In our looks-obsessed society, lots of people think that being overweight is an
appearance issue. But being overweight
is actually a medical concern because it can seriously affect a person's health.
Diabetes and heart disease are health problems that can stem from being overweight.
Being overweight can also affect a person's joints, breathing, sleep, mood, and energy
levels. So being overweight can affect a person's entire quality of life.
When people eat more calories than they use, their bodies store the extra calories
A couple of pounds of extra body fat are not a health risk for most people. But
when people keep up a pattern of eating more calories than they burn, more and more
fat builds up in their bodies.
Eventually, the body gets to a point where the amount of body fat can harm a person's
health. Doctors use the terms "overweight" or "obese" to tell
if someone has a greater chance of developing weight-related health problems.
As you've probably heard, more people are overweight today than ever before. The
"obesity epidemic" affects kids and teens as well as adults. So younger
people are now getting health problems that used to affect only adults, like high
blood pressure, high cholesterol, and type
Why Do People Become Overweight?
Obesity tends to run in families. Some people have a
tendency to gain weight more easily than others. Although genes strongly
influence body type and size, the environment also plays a role.
People today are gaining weight because of unhealthy food choices (like fast food)
and family habits (like eating in front of the TV instead of around a table). High-calorie,
low-nutrient snacks and beverages, bigger portions of food, and less-active lifestyles
are all contributing to the obesity epidemic.
Sometimes people turn to food for emotional reasons, such as when they feel upset,
anxious, sad, stressed out, or even bored. When this happens, they often eat more
than they need.
Figuring out if a teen is overweight is a little more complicated than it is for
adults. That's because teens are still growing and developing.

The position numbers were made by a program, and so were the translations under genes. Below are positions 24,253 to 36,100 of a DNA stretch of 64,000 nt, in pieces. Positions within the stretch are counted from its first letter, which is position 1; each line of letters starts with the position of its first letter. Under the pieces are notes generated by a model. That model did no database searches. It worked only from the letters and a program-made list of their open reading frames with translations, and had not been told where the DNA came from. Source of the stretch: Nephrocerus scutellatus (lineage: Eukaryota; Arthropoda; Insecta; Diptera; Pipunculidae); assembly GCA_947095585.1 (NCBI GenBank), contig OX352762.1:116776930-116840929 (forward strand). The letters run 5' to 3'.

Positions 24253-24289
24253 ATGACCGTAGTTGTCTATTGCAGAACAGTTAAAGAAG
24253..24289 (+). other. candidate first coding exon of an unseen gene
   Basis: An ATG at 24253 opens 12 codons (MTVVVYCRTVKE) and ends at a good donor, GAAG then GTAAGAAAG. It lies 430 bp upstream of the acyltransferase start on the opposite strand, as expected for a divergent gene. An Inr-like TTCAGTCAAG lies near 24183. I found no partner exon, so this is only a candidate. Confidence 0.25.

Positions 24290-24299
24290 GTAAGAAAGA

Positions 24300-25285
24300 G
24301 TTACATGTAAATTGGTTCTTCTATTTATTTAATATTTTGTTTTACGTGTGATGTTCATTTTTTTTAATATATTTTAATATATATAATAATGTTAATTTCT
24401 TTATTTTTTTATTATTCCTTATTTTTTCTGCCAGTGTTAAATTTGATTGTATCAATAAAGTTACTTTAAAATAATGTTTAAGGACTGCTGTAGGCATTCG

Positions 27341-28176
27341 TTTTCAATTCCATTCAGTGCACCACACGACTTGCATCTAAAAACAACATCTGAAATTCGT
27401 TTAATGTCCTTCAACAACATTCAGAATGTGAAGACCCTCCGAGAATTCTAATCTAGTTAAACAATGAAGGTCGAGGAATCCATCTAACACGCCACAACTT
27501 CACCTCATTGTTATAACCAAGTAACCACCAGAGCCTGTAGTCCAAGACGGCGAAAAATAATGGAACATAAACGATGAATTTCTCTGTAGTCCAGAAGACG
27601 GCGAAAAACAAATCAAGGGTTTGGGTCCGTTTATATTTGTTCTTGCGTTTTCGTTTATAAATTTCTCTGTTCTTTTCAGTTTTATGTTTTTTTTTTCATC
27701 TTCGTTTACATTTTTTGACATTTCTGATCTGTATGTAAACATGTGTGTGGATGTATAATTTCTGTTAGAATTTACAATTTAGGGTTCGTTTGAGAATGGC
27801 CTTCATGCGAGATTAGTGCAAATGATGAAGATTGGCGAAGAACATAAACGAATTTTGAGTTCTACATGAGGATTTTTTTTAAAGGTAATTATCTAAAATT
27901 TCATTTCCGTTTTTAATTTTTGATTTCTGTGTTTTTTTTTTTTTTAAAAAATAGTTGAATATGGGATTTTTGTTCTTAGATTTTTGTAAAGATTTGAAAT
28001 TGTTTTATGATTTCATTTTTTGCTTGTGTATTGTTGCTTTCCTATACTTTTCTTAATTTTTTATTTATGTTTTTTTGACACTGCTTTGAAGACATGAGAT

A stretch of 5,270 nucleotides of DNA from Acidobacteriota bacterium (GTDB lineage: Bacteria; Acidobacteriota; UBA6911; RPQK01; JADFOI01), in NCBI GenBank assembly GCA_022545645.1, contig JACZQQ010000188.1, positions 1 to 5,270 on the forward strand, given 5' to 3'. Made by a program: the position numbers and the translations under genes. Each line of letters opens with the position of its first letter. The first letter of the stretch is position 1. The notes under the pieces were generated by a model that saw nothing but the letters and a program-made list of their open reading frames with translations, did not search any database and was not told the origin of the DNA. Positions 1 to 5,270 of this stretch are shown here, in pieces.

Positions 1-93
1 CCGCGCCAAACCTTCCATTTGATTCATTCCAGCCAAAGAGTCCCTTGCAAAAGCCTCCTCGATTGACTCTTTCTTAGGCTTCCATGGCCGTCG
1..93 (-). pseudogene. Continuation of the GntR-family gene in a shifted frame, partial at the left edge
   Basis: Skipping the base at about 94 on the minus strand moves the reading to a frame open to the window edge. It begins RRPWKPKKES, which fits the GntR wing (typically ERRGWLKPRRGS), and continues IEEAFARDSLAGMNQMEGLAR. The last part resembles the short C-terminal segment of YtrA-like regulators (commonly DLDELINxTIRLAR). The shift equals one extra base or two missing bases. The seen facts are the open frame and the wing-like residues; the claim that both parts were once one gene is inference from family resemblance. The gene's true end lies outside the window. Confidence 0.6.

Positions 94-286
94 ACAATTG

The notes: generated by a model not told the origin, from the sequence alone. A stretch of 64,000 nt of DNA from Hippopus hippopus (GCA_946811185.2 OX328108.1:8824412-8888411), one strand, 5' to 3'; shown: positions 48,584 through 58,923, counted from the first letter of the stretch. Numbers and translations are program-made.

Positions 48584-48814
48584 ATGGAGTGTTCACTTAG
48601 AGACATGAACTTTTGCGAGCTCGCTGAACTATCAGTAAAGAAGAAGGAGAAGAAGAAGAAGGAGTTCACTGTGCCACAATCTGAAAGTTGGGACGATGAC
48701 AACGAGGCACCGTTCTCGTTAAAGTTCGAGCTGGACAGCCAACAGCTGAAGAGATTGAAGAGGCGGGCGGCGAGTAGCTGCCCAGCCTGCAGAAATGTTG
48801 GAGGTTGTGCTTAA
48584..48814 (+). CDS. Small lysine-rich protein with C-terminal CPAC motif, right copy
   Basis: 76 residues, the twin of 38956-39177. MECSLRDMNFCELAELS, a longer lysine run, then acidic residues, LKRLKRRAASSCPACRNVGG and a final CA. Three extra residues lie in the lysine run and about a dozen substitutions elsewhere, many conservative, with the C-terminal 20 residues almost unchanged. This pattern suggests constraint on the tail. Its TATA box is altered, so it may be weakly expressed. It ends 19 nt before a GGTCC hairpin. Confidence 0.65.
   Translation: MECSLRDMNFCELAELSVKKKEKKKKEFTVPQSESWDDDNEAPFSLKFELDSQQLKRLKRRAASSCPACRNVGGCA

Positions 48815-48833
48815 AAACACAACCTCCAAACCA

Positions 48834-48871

Doctors and other health care professionals use a measurement called body
mass index (BMI) to tell if someone is overweight.
The doctor calculates BMI using a person's height and weight, and then plots that
number on a chart. There are different charts for girls or guys. BMI estimates how
much body fat the person has.
Because muscle weighs more than fat, a muscular person can have a high BMI, but
not too much body fat. Likewise, it's possible for someone to have a low or ideal
BMI but still have too much body fat.
You may get a BMI report from school, but the best way to understand BMI is to
talk to your doctor.
Health Problems of Being Overweight
Obesity is bad news for both body and mind. Not only can it make someone feel tired
and uncomfortable, carrying extra weight puts added stress on the body, especially
the bones and joints of the legs. Kids and teens who are overweight are more likely
to develop diabetes and other health problems. And overweight adults have a higher
chance of getting heart disease.
Weight-related health problems include:
Asthma. Obesity increases the chance of having asthma.
Breathing problems related to weight can make it harder to keep up with friends, play
sports, or just walk from class to class.
Sleep apnea. This condition (where a person temporarily stops
breathing during sleep) is a serious problem for many overweight kids and adults.
Sleep apnea can leave people feeling tired and affect their ability to concentrate
and learn. It also may lead to heart problems.
High blood pressure. When blood pressure is high, the heart has
to work harder. If the problem continues for a long time, high
blood pressure can damage the heart and arteries.
High cholesterol. Abnormal blood lipid levels, including high
cholesterol, low HDL ("good") cholesterol, and high triglyceride levels,
increase the chances of having a heart attack or stroke when a person gets older.
Gallstones. A buildup of bile that hardens in the gallbladder
forms gallstones. These can be painful and require surgery.
Fatty liver. If fat builds up in the liver, it can cause
, scarring, and permanent liver damage.
Joint and muscle pain. Wear and tear on the joints from carrying
extra weight may lead to arthritis in adulthood.
Slipped capital femoral epiphyses (SCFE). SCFE is a painful hip
problem that requires immediate attention and surgery to prevent further damage to
Pseudotumor cerebri. This is a rare cause of severe headaches
in obese teens and adults. There is no tumor, but pressure builds in the brain. Besides
headaches, symptoms may include vomiting, double vision, and other vision problems.
Polycystic ovary syndrome
(PCOS). Although it's normal for girls to have some testosterone (the
male hormone), girls with PCOS have higher testosterone levels in the blood. They
also may have irregular
periods, too much hair growth, and bad acne.
Insulin resistance and diabetes. Insulin is a hormone that lowers
the level of
(a type of sugar) in the blood. When there is too must body fat,
is less effective at getting glucose, the body's main source of energy,
into cells. The body then needs more insulin to maintain a normal blood sugar level.
For some overweight teens,
progresses to diabetes
(high blood sugar).
People who are obese are more likely to be depressed and have lower self-esteem.
Luckily, it's never too late to make changes that can help control weight gain
and the health problems it causes. Those changes don't have to be big. For a start,
make a plan to cut back on sugary beverages, control portions,
and get more exercise, even if it's just 5–10 minutes a day. Build your way up to
big changes by making a series of small ones. And don't be afraid to ask for help!